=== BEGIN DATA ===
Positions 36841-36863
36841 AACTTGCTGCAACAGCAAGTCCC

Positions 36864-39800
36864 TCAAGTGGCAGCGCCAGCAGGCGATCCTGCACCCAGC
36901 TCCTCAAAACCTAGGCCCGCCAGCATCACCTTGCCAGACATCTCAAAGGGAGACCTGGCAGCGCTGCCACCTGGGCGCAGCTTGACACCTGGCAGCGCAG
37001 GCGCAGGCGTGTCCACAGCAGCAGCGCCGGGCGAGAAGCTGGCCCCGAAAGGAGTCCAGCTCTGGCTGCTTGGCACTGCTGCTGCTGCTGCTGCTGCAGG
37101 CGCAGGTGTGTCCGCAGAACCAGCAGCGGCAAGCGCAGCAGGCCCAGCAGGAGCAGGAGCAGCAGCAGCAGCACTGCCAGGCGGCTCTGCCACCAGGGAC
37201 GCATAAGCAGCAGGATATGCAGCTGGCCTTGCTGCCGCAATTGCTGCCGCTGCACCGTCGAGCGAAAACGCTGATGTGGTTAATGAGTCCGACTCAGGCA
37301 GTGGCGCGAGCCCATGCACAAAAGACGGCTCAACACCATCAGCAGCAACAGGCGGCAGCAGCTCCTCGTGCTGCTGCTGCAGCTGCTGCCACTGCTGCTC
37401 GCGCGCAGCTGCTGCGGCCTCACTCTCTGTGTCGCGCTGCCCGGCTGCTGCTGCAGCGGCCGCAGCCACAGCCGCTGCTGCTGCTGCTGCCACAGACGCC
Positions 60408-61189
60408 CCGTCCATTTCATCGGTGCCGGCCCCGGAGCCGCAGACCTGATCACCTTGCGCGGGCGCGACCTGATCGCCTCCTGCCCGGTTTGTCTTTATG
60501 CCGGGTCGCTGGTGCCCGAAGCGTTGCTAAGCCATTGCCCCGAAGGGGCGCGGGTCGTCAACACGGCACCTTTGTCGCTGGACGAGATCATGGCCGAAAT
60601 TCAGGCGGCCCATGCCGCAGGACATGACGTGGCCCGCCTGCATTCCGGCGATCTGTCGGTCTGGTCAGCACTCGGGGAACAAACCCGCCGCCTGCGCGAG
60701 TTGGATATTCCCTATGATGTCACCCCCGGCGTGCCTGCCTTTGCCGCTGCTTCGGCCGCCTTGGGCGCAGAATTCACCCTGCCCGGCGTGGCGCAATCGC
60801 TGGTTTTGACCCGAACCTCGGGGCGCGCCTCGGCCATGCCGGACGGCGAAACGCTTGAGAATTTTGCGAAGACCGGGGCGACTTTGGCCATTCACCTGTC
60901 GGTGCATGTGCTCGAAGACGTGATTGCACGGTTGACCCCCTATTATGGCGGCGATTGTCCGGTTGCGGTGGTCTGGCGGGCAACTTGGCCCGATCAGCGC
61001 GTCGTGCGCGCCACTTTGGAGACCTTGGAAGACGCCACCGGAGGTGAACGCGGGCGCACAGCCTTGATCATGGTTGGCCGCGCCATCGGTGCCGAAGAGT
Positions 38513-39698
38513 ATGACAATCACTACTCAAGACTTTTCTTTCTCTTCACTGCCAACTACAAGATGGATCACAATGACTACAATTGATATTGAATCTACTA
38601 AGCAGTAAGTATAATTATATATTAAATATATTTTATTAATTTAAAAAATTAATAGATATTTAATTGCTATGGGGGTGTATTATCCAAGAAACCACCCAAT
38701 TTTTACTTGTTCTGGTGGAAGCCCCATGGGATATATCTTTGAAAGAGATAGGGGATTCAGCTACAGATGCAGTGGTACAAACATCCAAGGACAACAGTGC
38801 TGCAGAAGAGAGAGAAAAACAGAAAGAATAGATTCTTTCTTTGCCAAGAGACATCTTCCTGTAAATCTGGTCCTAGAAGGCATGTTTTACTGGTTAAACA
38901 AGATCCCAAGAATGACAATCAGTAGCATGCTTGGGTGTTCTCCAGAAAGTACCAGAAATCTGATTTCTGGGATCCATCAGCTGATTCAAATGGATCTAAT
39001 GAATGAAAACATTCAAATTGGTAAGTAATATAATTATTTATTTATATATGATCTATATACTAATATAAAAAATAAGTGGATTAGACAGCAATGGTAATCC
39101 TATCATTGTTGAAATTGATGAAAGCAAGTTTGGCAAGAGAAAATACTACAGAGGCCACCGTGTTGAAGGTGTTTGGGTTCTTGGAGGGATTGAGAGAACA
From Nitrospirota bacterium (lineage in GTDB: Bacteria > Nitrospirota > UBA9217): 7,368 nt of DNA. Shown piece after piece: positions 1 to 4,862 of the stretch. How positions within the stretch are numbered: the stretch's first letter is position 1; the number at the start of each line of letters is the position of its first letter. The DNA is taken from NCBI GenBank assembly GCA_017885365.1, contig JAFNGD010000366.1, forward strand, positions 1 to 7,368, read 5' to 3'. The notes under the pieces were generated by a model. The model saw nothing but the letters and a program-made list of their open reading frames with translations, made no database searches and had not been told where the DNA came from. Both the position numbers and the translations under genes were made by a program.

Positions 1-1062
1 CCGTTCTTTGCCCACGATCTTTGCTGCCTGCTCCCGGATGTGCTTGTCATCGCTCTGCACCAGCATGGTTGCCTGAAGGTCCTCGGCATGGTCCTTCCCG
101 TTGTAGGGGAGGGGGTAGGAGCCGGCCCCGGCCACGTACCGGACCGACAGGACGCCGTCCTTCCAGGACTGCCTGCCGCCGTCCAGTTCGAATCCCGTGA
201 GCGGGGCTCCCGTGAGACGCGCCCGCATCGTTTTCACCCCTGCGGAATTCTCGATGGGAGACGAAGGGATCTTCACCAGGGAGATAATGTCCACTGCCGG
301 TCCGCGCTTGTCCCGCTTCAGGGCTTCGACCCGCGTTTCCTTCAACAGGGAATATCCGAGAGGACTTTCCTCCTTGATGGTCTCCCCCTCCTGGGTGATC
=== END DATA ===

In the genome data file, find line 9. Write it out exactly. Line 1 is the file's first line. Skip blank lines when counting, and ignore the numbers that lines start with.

37301 GTGGCGCGAGCCCATGCACAAAAGACGGCTCAACACCATCAGCAGCAACAGGCGGCAGCAGCTCCTCGTGCTGCTGCTGCAGCTGCTGCCACTGCTGCTC